The automotive industry sees its fair share of ups and downs every year, but 2022 proved one for the record books in many ways. The year brought heightened demand for new vehicles, putting more pressure on automakers to deliver despite still feeling the pain of the pandemic and the onslaught of supply chain issues and labor shortages. We saw the effects firsthand as many dealerships struggled to find inventory to fill their lots. Still, that barren aesthetic might not be such a bad thing after all, as it forces the industry to pivot and focus more on customer needs.
The increased demand for new vehicles inspires a shift in the automotive industry just as much as it reinvigorates healthy competition. Automakers are fighting supply chain and labor shortages to meet driver demands, which we see with the introduction of new models and the burgeoning EV segment. But this rush to deliver has also caused a few quality and reliability concerns, with J.D. Power reporting the industry has hit a 36-year low. So, how has this affected the market, from automakers to drivers? Here’s a look at the highs and lows from 2022.
Chevy Bolt Fires
The Chevy Bolt has earned a prominent place in the EV segment with its affordable price tag and incredible value. However, the Bolt’s reputation took a significant hit in 2022 when the EV made headlines after numerous models caught fire. As a result, General Motors issued several recalls affecting 2017-2022 models, citing the high-voltage battery pack as the culprit.
With the recall, GM encouraged Bolt owners to park their vehicles outside and away from any structures, not to charge the Bolt overnight, and not to wait until the battery depleted to recharge. Beyond this sage advance, GM continues to remedy the issue by replacing the defective lithium-ion battery modules and including a software update. The software update automatically sets the Bolt’s maximum state of charge to 80% and allows drivers to run the EV below a 70-mile range, park it indoors after charging, and even recharge it indoors overnight.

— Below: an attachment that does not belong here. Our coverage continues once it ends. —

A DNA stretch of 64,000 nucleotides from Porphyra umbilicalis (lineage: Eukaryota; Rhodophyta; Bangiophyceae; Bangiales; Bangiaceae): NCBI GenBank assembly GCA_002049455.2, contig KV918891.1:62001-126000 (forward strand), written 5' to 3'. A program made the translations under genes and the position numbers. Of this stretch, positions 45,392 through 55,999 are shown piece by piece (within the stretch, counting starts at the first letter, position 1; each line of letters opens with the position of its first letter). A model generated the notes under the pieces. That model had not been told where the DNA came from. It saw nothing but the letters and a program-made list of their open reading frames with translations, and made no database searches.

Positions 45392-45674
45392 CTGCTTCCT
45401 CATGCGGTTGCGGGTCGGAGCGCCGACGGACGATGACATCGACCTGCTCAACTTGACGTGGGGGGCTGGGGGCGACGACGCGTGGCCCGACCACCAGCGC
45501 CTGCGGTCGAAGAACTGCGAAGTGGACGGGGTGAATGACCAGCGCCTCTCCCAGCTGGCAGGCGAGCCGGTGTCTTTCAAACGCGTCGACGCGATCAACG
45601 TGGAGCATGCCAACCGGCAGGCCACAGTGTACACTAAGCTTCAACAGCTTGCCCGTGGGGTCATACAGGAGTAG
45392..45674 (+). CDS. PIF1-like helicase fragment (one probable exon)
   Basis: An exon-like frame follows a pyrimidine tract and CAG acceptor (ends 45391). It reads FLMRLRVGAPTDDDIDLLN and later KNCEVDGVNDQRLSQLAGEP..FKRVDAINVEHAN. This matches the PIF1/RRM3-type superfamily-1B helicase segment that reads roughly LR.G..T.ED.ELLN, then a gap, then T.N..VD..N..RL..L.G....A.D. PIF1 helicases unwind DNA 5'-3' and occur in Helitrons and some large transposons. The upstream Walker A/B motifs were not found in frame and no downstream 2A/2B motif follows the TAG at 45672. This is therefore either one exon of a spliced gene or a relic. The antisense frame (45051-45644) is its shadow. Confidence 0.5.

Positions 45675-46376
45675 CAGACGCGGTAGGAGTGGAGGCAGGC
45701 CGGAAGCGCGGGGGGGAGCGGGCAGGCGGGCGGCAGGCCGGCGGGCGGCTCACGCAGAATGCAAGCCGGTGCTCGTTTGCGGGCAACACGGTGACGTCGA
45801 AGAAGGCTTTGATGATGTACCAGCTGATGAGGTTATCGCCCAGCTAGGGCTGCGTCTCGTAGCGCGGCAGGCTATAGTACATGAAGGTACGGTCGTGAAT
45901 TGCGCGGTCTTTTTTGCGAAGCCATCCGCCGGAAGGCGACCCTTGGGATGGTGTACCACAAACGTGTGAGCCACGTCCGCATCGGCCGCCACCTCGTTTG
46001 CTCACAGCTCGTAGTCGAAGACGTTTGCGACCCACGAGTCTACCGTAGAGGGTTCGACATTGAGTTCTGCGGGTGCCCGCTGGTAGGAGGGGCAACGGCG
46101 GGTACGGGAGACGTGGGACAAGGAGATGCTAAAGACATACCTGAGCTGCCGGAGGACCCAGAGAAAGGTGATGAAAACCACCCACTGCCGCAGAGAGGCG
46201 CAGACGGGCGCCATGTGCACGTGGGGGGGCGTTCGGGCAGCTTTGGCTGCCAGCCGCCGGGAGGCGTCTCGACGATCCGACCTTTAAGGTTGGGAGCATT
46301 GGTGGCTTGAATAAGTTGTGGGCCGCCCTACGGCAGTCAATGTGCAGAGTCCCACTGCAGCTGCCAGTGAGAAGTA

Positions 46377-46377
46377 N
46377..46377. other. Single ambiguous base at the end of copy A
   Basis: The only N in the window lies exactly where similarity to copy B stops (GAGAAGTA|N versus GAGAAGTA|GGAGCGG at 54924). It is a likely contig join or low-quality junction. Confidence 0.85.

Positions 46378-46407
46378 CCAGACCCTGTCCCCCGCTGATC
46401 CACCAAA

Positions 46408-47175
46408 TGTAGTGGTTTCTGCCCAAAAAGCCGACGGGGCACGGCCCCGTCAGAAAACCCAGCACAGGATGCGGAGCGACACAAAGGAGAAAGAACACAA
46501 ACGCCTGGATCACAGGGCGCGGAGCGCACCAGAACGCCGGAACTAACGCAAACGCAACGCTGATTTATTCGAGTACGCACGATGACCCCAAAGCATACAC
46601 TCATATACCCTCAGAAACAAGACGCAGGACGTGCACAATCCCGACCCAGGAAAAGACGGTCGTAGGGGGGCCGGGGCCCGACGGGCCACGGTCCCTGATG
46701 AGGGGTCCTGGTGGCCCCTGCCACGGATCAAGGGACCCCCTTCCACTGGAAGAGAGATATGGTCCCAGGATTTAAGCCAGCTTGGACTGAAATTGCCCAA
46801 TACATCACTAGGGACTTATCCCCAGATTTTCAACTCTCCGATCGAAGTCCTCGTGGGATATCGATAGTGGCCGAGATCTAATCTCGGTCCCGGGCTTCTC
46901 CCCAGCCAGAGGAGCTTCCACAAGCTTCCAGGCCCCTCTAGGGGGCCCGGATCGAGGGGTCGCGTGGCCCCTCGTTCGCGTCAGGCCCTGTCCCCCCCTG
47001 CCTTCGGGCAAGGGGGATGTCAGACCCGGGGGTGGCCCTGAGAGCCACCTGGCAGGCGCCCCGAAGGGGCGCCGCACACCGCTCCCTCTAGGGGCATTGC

Toyota bZ4X Losing Wheels
The Chevy Bolt fires weren’t the only catastrophe in 2022, with the Toyota bZ4X taking a different approach in ruining a good day behind the wheel. Loose hub bolts on the bZ4X meant the EV’s wheels could easily fall off and create hazardous driving conditions. With the bZ4X marking the automaker’s long-awaited return to the EV segment, the issue was gut-wrenching and forced a widespread recall that left many bZ4Xs parked and many drivers with buyer’s remorse.
Toyota offered free loaner vehicles and fuel to bZ4X owners, hoping to minimize inconvenience and retain driver loyalty as the automaker worked to resolve the issue. However, finding a solution took longer than anticipated and forced Toyota to sweeten the deal with a buyback program, complimentary charging at EVgo stations, and extended warranty coverage. By October, Toyota announced a solution to the issue––installing redesigned hub bolts with washers and updated wheels––would be available at Toyota dealerships starting in November.
Out With the Old and in With the New
We’re seeing a remarkable shift in the industry as more automakers jump on the bandwagon to build an all-electric future with zero emissions. The burgeoning EV segment ignites swift changes across the board and inspires automakers to reevaluate their current offerings. For example, Dodge discontinued its powerful, gas-guzzling Durango SRT Hellcat to focus on improving the three-row Durango for 2022.
Dodge isn’t alone in honing its focus, with Buick, Chevrolet, Honda, Jeep, Nissan, Toyota, and many others following suit. For example, Buick bids a fond farewell to the Encore, and Chevrolet is discontinuing the Spark, once the most affordable car in America. The Chevy Trax gets a one-year hiatus until its 2024 redesign, but other models, like the Nissan Rogue Sport, Toyota Avalon, and Honda Insight aren’t as lucky and are shelved for the unforeseeable future.
Despite these discontinuations, automakers found plenty of room to introduce new and exciting options. 2022 introduced the world to the upcoming Silverado EV pickup truck and the return of the GMC Hummer EV, a far cry from its gas-guzzling predecessor and a debut we’re still anxiously awaiting. Chevrolet also introduced us to the Bolt EUV, taking the best-selling Bolt (fires aside) and putting it on a larger SUV platform. The year also brought a new benchmark of American luxury with the Grand Wagoneer, the first offering under the Wagoneer brand.